Over the years I have come to really love Ramadan in Algeria. I love the totally different atmosphere created by the fact that the vast majority of the population are fasting from just before dawn to dusk. This year it started on 18th June just in time for the end of the main school national examinations, the Cinqueme, the BEM and the Baccalaureate, and for the summer to really begin. Women start stocking up on food weeks beforehand before the prices go up, and they also restock their kitchen cupboards with pots, pans, crockery and anything else necessary to ensure as easy a Ramadan as possible. I was pleasantly surprised, this year, that main foodstuffs did not noticeably go up in price Alhamdulilah.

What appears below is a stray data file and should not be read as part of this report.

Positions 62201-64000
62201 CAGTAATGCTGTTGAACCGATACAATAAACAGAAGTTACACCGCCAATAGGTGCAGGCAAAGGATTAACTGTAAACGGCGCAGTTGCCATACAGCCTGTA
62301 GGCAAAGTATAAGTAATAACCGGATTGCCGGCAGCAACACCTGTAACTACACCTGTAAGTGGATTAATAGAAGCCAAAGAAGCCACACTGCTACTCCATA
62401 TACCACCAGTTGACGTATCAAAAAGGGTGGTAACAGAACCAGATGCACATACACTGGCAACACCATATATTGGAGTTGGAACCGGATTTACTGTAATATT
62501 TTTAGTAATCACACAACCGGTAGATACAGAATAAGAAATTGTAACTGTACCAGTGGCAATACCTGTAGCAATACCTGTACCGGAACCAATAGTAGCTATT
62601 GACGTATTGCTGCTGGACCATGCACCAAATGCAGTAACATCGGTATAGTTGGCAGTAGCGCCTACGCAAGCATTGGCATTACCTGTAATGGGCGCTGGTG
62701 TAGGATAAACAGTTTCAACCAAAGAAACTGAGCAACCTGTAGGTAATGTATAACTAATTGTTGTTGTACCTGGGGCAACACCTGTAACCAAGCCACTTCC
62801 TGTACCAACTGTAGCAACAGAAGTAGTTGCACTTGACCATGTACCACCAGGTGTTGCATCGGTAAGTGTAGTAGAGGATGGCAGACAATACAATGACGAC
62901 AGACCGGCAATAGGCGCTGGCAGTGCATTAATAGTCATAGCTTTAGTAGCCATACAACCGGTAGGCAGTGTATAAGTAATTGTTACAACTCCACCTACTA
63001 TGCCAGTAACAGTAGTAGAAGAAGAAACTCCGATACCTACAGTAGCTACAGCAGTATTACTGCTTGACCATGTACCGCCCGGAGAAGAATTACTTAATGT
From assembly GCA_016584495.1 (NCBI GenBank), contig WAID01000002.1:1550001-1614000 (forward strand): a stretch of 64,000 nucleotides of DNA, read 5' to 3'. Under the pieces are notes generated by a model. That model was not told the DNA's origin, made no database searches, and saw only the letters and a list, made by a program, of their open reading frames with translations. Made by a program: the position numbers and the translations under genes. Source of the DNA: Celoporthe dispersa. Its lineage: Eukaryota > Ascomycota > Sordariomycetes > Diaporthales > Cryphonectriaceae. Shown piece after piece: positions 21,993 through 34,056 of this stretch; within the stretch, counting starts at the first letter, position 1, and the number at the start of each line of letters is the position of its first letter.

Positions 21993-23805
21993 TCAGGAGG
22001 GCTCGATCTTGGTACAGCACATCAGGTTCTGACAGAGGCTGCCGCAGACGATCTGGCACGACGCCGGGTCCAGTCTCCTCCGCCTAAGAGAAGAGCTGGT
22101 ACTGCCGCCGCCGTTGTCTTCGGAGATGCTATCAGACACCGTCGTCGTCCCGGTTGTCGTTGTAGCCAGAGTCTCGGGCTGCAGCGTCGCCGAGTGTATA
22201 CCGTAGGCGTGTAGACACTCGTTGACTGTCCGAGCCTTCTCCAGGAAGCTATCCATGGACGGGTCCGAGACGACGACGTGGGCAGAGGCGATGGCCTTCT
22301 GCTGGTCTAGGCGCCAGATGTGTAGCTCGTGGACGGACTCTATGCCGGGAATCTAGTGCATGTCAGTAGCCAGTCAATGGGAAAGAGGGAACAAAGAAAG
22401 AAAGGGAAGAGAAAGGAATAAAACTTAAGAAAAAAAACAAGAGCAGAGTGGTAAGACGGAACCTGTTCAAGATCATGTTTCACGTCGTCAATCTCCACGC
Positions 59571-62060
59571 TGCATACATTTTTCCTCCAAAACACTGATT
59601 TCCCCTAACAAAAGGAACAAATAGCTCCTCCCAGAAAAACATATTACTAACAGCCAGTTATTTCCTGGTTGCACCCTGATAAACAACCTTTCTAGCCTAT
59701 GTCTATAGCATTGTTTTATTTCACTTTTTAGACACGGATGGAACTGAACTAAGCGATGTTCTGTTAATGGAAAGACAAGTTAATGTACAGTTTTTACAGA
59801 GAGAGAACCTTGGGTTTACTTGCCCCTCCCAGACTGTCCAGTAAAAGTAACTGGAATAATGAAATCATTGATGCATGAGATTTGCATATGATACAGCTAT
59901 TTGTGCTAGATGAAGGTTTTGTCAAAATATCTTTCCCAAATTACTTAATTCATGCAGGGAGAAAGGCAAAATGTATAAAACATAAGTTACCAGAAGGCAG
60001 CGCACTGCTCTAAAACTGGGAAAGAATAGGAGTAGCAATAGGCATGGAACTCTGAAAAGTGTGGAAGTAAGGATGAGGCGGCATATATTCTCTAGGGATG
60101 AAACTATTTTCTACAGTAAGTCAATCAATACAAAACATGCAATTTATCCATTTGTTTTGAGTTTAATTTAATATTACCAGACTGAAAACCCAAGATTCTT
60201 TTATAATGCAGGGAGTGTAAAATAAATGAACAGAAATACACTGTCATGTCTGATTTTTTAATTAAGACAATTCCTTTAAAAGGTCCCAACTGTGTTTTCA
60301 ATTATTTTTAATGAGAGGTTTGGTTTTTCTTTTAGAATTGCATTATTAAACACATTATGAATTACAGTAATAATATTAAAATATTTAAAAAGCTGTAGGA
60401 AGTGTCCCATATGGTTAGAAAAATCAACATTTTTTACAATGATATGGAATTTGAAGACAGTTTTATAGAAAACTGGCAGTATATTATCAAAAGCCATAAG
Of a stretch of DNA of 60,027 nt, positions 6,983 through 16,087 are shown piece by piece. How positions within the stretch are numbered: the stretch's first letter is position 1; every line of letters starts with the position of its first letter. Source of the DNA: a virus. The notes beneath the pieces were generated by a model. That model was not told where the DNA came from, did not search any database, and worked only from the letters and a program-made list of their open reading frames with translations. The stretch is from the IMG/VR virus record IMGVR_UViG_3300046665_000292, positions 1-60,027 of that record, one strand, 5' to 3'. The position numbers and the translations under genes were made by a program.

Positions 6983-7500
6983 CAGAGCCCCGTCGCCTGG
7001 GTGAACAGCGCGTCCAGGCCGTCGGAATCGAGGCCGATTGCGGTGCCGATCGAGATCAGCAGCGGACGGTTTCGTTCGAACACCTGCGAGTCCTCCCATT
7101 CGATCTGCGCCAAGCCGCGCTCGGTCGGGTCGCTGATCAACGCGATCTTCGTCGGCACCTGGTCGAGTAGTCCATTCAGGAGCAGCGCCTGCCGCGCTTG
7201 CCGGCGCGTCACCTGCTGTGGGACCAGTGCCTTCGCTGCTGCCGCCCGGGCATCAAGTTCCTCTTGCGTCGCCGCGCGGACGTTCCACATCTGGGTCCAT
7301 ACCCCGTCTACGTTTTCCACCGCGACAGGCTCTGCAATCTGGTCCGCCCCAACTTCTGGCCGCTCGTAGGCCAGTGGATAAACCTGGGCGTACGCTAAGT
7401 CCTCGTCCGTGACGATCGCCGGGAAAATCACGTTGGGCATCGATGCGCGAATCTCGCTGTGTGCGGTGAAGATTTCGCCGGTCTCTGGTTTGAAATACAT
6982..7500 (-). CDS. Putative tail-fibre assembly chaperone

As I go out and about for my shopping I’m so amazed at the good humour of most of the Algerians I have to deal with…..they almost all serve you with good humour and more often than not send you on your way with an ‘Allahinourak’ or Allahiyahafdhak’ ringing in your ears. I love the way they ask children in the age range of 10 - 12 if they are fasting and if they reply in the affirmative they are always greeted with an ‘Allahibarek’ and praise, and sometimes even a small gift. If they’re not fasting then that’s ok too..’they’re still young’ is usually the opinion of many.